In order to determine the presence of Fusarium spp. in atmospheric dust and rainfall dust, samples were collected during September 2007, and July, August, and October 2008. The results reveal the prevalence of airborne Fusarium species coming from the atmosphere of the South East coast of Spain. Five different Fusarium species were isolated from the settling dust: Fusarium oxysporum, F. solani, F. equiseti, F. dimerum, and F. proliferatum. Moreover, rainwater samples were obtained during significant rainfall events in January and February 2009. Using the dilution-plate method, 12 fungal genera were identified from these rainwater samples. Specific analyses of the rainwater revealed the presence of three species of Fusarium: F. oxysporum, F. proliferatum and F. equiseti. A total of 57 isolates of Fusarium spp. obtained from both rainwater and atmospheric rainfall dust sampling were inoculated onto melon (Cucumis melo L.) cv. Piñonet and tomato (Lycopersicon esculentum Mill.) cv. San Pedro. These species were chosen because they are the main herbaceous crops in Almeria province. The results presented in this work indicate strongly that spores or propagules of Fusarium are able to cross the continental barrier carried by winds from the Sahara (Africa) to crop or coastal lands in Europe. Results show differences in the pathogenicity of the isolates tested. Both hosts showed root rot when inoculated with different species of Fusarium, although fresh weight measurements did not bring any information about the pathogenicity. The findings presented above are strong indications that long-distance transmission of Fusarium propagules may occur. Diseases caused by species of Fusarium are common in these areas. They were in the past, and are still today, a problem for greenhouses crops in Almería, and many species have been listed as pathogens on agricultural crops in this region. Saharan air masses dominate the Mediterranean regions. The evidence of long distance dispersal of Fusarium spp. by atmospheric dust and rainwater together with their proved pathogenicity must be taken into account in epidemiological studies. PMID:20820862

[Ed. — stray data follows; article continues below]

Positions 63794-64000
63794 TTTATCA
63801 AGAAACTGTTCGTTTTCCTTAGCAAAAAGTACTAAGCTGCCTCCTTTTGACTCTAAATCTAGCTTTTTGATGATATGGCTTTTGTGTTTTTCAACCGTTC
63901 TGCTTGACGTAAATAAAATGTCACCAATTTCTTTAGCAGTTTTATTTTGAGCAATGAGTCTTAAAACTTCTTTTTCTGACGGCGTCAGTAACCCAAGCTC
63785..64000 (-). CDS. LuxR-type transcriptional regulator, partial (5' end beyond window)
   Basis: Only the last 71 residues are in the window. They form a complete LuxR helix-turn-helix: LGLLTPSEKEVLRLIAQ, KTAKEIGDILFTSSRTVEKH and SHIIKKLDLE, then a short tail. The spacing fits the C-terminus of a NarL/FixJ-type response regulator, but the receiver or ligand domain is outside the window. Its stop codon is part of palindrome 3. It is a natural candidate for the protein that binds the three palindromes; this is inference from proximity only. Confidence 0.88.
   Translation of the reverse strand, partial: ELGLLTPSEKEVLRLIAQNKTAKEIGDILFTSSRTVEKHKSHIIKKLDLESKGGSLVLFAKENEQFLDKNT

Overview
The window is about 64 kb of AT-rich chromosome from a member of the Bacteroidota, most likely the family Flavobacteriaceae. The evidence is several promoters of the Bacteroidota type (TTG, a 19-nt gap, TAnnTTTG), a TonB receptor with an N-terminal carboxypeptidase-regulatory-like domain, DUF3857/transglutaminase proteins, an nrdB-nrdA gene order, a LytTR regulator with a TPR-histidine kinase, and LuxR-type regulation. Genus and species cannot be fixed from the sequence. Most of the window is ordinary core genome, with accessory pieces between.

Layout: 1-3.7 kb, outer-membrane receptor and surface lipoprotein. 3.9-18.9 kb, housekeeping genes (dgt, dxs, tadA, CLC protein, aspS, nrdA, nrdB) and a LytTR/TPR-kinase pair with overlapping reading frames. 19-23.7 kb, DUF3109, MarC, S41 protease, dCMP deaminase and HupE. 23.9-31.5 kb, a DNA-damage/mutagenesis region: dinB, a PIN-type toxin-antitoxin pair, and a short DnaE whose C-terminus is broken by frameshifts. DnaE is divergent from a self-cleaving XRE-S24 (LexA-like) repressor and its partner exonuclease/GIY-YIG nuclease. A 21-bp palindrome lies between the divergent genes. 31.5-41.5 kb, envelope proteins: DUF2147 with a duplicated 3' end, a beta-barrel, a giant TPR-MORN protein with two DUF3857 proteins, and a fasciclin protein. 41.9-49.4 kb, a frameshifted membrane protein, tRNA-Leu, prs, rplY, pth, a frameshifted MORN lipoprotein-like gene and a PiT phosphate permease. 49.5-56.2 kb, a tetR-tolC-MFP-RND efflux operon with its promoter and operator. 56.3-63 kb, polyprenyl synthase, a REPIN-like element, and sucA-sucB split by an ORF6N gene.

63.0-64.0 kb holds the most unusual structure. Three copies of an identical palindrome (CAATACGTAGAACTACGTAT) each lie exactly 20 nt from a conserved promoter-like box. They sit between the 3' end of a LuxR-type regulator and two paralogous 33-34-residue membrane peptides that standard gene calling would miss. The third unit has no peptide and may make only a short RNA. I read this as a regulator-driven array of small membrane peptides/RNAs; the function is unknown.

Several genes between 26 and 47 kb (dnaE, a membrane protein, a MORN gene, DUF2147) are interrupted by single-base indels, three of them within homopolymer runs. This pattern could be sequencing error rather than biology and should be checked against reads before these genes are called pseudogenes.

Palmero, D; Rodríguez, J M; de Cara, M; Camacho, F; Iglesias, C; Tello, J C

2011-01-01

215

Identification of candidate genes for Fusarium yellows resistance in Chinese cabbage by differential expression analysis.  

PubMed

Fusarium yellows caused by Fusarium oxysporum f. sp. conglutinans is an important disease of Brassica worldwide. To identify a resistance (R) gene against Fusarium yellows in Chinese cabbage (Brassica rapa var. pekinensis), we analyzed differential expression at the whole genome level between resistant and susceptible inbred lines using RNA sequencing. Four hundred and eighteen genes were significantly differentially expressed, and these were enriched for genes involved in response to stress or stimulus. Seven dominant DNA markers at putative R-genes were identified. Presence and absence of the sequence of the putative R-genes, Bra012688 and Bra012689, correlated with the resistance of six inbred lines and susceptibility of four inbred lines, respectively. In F(2) populations derived from crosses between resistant and susceptible inbred lines, presence of Bra012688 and Bra012689 cosegregated with resistance, suggesting that Bra012688 and Bra012689 are good candidates for fusarium yellows resistance in Chinese cabbage. PMID:24668026

Shimizu, Motoki; Fujimoto, Ryo; Ying, Hua; Pu, Zi-jing; Ebe, Yusuke; Kawanabe, Takahiro; Saeki, Natsumi; Taylor, Jennifer M; Kaji, Makoto; Dennis, Elizabeth S; Okazaki, Keiichi

2014-06-01

216

Rhizoctonia wilt suppression of brinjal (Solanum melongena L) and plant growth activity by Bacillus BS2.  

PubMed